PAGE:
Architectural evolutions of R.NET for multiple concurrent R session

Developer
Nov 15, 2014 at 1:03 AM
There is a demand for handling multiple R session in conjunction with R.NET, and improved features to run it from ASP.NET.

What this discussion is about:
  • Confirm high level use cases for R.NET requiring multiple sessions of R
  • Gather technical and architectural insight into where to evolve R.NET
In your replies, please:
  • post only short summaries of your high level use cases, with link to more details if need be.
  • Technical and architectural proposals can be more substantial; conciseness remains valued.
Known high level use cases
  • Web app multi-user client via ASP.NET
  • Running on cloud computing e.g. R.NET on Azure
  • Cluster computing with MPI
Constraints
  • The R interpreter itself is not safe enough for most multi-threading operations. This is not something R.NET can do anything about except limited workarounds.
Scenarios
  • .NET application with single-session R embedded. This is what R.NET currently excels at, and the fastest way to interop with R in terms of MB/sec.
  • .NET app + R.NET_client --> <some channel> --> R.NET_server + R
    <some channel> can be Inter Process Communication (IPC), WCF, TCP/IP etc. MPI is possible and has been done, though in practice used only in "pure" scientific computing so far as I know.
Related work
  • RProvider.Server, part of (RProvider)[https://github.com/BlueMountainCapital/FSharpRProvider]. The protocol used is Inter Process Communication (IPC). I think this is a sound starting point to evolve into a component of R.NET.
  • RServeCli is the equivalent of the layer R.NET_client above. The server is R+RServe, no .NET involved. The channel protocol is limited to TCP/IP with binary serialisation.
  • RStudio and its handling of R sessions. This is however probably not something that can be reused, for licensing reasons.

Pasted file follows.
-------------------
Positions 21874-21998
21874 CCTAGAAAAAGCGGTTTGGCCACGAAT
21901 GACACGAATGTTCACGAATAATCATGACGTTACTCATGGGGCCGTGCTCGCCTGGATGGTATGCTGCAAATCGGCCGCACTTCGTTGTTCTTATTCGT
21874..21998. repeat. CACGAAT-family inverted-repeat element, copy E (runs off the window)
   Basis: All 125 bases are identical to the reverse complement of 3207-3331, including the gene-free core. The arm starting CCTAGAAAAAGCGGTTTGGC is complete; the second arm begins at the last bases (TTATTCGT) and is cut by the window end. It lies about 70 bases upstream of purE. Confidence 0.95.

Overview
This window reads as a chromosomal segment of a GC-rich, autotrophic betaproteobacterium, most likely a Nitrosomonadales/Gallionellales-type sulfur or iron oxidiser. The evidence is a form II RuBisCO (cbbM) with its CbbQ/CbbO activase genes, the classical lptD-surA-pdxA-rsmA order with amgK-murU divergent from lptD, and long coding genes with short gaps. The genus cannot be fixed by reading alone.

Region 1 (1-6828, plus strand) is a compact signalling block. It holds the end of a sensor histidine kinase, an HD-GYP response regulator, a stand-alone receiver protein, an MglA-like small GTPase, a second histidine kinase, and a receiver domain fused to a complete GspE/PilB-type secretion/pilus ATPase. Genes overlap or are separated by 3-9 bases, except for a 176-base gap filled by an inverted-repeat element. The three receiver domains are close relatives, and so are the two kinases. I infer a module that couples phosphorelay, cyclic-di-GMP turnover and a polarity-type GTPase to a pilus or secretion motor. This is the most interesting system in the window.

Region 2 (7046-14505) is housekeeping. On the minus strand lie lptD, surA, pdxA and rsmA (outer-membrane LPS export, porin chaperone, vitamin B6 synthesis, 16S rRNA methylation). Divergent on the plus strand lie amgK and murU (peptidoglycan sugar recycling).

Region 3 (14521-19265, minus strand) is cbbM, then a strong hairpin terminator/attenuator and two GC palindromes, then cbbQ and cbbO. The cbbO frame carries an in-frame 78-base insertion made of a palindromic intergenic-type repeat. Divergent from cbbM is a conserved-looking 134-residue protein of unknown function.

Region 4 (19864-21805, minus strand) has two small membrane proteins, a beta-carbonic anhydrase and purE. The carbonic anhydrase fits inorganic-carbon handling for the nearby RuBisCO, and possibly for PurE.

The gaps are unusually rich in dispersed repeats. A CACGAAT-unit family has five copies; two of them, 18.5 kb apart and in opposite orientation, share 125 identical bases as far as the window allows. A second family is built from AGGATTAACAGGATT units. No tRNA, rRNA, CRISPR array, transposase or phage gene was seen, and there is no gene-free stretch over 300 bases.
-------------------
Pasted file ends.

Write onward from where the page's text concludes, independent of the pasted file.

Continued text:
Other general technical considerations for R.NET
  • R.NET SymbolicExpression is inheriting from SafeHandle. The disposal of the objects is (usually) happening during the finalization of these objects. This is inherently an issue since this is done on a separate thread, clashing with R limitations. It is worked around with a mutex locking, but this remains problematic. A revision of the R data representation in memory intersects with what is needed to expose R data structures across multiple processes.
  • rClr relies increasingly on R.NET for more sophisticated data interop.
Looking forward to your ideas.
Cheers,
J-M
Nov 15, 2014 at 8:26 PM
We have a web based analytics platform running under IIS/ASP.Net MVC/WebAPI hosted in EC2 or on physical boxes that we wanted to integrate R as an exploratory data tool for data analysts and research statisticians. We've developed a notebook-style front-end that sends chunks of R code to the back-end and displays the console output as well as any plots produced during the request. We currently output the plots as svg via the device PInvoke layer, but we'll be adding a png device to handle large svg's >50Mb (one plot is larger than 2gb of svg data). Because we are multi-user, we required per-session (or per-user, depending) R instances and we also wanted the ability to stop an instance and restart an instance, even if we lost the per-session data while doing so.

At the time I knew nothing about the mechanics of embedding R and nothing about the structure of R.Net. With that in mind, I chose to use WCF as our IPC mechanism and use a lightweight .exe as the host for the R process and WCF services. One of the problems with using WCF as the IPC mechanism is that the WCF hosting options weren't geared for WCF services that could be dynamically created and shut-down at will. Using a lightweight .exe for that solved those problems, but also required the implementation of a broker for creating and destroying the processes.